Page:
Did I mention that I was starving, had no food left, and so had to go to the only bar that looked to be open. I was thinking that there was a gas station and even a general store in Finland and there are, but both were closed. Just a few (maybe four at the most), stoic and feeble old townies were ponied-up to the bar, otherwise the place was empty. So I sat at the end of the bar, like a gun-slinger would do. I ordered up a Budweiser (in an effort to fit in) and inquired as to a menu. The homely, albeit buxomed barkeep, a washed out blonde with a big hairy mole on her neck and her best years well behind her replied, “We stopped serving at 9:00…and itz past 9:00.” Forgetting my manners I beseeched her, “Surely there must be something? I am so hungry” In obvious disdain, she disappeared through a swinging door only to return moments later with the following deal, “There’s an extra large ‘hot and spicy” pizza in there that got ordered but nobody picked it up…you can have that if ya want it, but itz uncooked.” I patiently explained that I had no way to cook it and thus could they be so kind as to cook it for me. All the while the old men silently, expressionlessly, looked on. Again she disappeared through the swinging door and then reappeared within a millisecond. “Yeah, we can cook it but it’ll be awhile.” So I sat there alone for what seemed like an hour. The townies never looked up from their drinks, never spoke. Looking around I noticed that there was no TV, not even a radio or jukebox, and yet found that lack of amenity to be rather pleasant. But soon I noticed, even became obsessed with the fact that the room was so quiet, so quiet that it felt weird. The men sat statue-like and the woman, behind the bar, stared into nothingness. The only movement was her right forearm moving cig back and forth between lip and ashtray. By the time the pizza arrived I have downed four Buds and was ready to gorge myself, but to my dismay the pizza was nearly raw. The crust was obviously under cooked, even runny, like eating Elmer’s Glue and the ingredients were cold. But at that point I just went with it and ate it. I ate it in silence as the townies looked on it silence and the woman stared into nothingness. It was so strange, now it seems funny, but then it was so so strange. It was a big pizza, one of the biggest I have ever seen, so I decided to ask for a box along with the bill. I don’t know why I asked for the box, but it seemed like the right thing to do. The bill came and I nearly fell on the floor. They wanted $37.00 for four watery rice-brewed Budweisers and a barely warm pizza. I said nothing, remained silent, silently paid the bill, and limped out of the bar. I was a broken man devoid of any semblance of Honor. The men watched me as I walked out into the twilight. As I crossed the river via the ATV bridge, I opened up the Styrofoam box and threw the remaining pizza into the abyss below. I barely slept that night for I knew that I was not a man, not even close. The party raged late into the night, complete with fireworks, and instead of going over there and shutting it down, like a real man would have, I cowed in my little bivy all the while suffering from heart-burn, hiccups, and the like and wishing that I was home in my comforty bed with my blankey.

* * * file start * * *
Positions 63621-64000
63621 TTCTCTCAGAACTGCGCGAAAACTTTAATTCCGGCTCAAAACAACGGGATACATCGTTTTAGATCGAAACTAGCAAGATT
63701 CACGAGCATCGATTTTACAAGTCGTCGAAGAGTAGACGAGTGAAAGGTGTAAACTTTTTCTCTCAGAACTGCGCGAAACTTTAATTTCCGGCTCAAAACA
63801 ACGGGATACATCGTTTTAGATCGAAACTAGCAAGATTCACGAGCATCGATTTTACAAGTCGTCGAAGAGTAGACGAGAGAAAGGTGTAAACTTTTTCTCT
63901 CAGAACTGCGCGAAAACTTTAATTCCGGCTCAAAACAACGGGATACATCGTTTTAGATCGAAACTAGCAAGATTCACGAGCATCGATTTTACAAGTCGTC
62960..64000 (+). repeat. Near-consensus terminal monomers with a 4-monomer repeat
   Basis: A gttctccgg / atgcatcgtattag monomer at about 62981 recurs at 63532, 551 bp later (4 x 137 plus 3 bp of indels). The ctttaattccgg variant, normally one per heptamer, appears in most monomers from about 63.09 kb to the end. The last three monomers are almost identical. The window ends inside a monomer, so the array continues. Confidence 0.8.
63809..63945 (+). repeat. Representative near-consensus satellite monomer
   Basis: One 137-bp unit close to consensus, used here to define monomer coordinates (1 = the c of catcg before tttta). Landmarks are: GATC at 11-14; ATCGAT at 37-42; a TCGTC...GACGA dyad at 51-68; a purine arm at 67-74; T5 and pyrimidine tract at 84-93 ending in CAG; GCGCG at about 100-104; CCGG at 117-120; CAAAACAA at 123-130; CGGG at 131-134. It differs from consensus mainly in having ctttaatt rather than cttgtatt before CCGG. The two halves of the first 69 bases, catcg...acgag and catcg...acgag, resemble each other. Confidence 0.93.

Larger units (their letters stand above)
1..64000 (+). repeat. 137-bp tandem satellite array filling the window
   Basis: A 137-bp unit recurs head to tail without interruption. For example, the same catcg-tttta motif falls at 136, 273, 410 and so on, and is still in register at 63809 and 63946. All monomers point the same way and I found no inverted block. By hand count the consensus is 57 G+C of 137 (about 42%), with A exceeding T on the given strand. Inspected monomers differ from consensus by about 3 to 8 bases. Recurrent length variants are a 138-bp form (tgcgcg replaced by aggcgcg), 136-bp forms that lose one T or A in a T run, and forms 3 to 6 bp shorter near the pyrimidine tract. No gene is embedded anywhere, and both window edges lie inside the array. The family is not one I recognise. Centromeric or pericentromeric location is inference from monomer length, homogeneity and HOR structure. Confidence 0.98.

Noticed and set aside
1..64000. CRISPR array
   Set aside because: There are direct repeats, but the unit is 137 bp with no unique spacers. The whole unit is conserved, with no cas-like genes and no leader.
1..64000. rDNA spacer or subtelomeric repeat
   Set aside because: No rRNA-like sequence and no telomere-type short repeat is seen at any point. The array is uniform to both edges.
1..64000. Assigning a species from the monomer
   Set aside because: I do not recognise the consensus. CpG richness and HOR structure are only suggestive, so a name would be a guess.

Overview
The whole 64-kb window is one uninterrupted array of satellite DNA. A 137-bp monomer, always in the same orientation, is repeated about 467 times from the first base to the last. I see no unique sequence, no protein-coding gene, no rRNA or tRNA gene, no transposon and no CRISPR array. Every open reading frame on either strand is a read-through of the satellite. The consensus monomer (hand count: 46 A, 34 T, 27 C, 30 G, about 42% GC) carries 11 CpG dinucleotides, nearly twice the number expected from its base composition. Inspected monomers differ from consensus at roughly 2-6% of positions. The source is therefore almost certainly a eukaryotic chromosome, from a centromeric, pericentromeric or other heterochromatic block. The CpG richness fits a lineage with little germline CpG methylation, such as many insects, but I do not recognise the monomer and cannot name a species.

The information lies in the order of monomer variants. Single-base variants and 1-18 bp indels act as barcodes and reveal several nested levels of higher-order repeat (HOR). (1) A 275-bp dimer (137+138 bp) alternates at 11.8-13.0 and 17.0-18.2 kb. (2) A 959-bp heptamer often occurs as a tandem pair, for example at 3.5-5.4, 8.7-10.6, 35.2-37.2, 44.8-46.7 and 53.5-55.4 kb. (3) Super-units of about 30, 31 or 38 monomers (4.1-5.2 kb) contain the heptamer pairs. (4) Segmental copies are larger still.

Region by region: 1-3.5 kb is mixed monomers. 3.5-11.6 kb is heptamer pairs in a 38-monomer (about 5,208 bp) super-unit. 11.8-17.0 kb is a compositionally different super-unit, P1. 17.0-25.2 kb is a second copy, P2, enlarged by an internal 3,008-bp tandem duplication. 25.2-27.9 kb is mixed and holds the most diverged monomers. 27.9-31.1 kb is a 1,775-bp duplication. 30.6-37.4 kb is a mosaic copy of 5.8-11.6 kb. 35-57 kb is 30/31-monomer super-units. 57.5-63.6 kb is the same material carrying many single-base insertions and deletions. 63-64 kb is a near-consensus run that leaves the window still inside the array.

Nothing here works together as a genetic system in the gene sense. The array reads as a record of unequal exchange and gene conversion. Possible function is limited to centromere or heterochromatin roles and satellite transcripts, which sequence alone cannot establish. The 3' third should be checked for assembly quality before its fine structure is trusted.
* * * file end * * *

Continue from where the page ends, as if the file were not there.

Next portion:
Day 4: I awoke with significant cotton-mouth, a messed up tummy, and a bruised ego. Luckily, I had Tums on board and it was not long before I had Finland in my rear-view mirror and I had that Pugsley chugging towards old Duluth. Homeward bound. The rest of the route was straightforward and uneventful. Just seventy miles of asphalt back to Duluth. I did stop for a good coffee at the Mocha Moose, which was nice. So it goes…my odometer read 398 miles. That Great Divide Race is gonna be a tough one…but every time I’m out in it, I make mistakes, but I also learn some things, I get a little bit better prepared….
Note: Look for pictures from this effort in a few dayz time, once I figure out how to load them on the computer.